Fifth, an early fiscal improvement restores confidence both at home and abroad. Financial flows return to the country, firms invest again and interest rates decline. Latvia had accomplished that by July 2009, while Greece has yet to succeed in doing so.
Sixth, a large front-loaded fiscal adjustment inevitably contains more expenditure cuts than tax increases, simply because tax revenues cannot be boosted fast. This is advantageous in European countries, which all have excessive public expenditures. The Baltic fiscal adjustments consisted of two-thirds of expenditure cuts and only one-third of tax hikes, while the less successful southern programs relied much more heavily on tax increases, which in turn have stalled economic growth.
Finally, a quick return to economic growth is vital for economic, financial, and political reasons. The three Baltic countries restored growth after only two years of decline, and all three recorded growth rates of around 5 percent in 2011 and 2012. They are now clearly on the highest growth trajectory in Europe, a result of allowing fiscal adjustments to drive vital structural reforms. Southern Europe, by contrast, is set to record many consecutive years of economic decline. No wonder that the Greek people protest so vehemently.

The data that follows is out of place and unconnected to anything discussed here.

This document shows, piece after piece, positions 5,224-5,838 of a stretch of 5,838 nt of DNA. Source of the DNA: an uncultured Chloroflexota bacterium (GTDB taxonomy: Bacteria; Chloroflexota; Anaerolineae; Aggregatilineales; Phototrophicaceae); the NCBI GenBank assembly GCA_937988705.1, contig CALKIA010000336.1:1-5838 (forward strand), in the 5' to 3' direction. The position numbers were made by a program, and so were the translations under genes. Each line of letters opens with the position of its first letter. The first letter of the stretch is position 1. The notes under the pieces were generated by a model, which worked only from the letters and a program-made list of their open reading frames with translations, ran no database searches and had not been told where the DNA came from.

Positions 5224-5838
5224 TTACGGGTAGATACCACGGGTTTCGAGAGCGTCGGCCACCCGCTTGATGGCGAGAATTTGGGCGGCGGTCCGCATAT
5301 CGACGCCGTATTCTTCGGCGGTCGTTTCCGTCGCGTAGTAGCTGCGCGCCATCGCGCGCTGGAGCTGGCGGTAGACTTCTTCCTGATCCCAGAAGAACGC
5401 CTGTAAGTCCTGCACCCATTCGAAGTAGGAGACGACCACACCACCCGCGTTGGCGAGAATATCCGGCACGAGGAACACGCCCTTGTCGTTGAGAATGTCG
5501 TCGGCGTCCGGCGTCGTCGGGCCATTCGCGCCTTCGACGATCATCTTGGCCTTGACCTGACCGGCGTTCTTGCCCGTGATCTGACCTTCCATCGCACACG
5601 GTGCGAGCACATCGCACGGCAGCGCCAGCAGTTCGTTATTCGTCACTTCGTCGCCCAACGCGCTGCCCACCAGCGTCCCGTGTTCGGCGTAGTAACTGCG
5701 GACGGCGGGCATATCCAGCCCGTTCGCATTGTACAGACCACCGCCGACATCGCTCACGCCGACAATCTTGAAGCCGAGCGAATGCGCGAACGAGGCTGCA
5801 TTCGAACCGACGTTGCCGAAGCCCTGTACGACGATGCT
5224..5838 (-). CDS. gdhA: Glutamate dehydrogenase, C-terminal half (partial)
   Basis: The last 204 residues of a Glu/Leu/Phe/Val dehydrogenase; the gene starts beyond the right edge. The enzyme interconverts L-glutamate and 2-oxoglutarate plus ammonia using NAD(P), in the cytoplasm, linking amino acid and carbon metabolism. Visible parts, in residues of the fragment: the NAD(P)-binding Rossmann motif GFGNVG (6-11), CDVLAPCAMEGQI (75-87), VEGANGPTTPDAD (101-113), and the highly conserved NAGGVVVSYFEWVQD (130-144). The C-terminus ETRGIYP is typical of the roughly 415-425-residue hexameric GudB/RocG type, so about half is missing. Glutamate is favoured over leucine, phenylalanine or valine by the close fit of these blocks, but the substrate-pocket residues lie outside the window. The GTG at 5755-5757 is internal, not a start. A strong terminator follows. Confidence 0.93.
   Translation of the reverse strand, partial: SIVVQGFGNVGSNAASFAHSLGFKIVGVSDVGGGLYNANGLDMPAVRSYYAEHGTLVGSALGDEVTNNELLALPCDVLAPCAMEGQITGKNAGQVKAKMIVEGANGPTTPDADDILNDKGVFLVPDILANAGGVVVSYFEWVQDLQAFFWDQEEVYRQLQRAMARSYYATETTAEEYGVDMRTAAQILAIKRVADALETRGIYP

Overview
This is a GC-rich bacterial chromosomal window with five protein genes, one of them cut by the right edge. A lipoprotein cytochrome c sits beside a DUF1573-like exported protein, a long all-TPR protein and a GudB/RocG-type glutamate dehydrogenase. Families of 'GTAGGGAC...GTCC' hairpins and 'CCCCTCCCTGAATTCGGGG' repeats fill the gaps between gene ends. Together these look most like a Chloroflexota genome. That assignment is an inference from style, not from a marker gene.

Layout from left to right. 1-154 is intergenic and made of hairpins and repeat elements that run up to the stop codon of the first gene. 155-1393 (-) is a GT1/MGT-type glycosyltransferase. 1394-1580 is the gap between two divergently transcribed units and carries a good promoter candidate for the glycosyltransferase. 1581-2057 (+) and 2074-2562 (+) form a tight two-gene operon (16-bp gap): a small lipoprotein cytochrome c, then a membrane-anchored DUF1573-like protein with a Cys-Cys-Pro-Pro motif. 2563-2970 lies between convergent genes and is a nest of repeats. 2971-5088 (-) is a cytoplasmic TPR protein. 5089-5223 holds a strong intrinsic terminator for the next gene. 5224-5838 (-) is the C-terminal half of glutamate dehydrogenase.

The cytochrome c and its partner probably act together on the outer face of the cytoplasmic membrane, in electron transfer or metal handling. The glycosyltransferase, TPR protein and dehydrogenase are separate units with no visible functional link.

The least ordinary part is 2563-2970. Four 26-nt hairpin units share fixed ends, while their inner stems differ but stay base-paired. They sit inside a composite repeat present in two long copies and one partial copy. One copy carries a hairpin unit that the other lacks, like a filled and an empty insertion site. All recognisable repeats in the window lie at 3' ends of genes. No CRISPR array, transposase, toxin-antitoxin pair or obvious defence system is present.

It is now clear that the IMF advice to Southern European countries could hardly have been more flawed. In 2008–09, it urged them to carry out fiscal stimulus. Cyprus, Slovenia and Spain did so, ending up in severe financial crises. Now, the IMF is publicly telling the crisis countries not to cut their budget deficits too fast, which means that the IMF effectively contributes to prolonging and aggravating their crisis.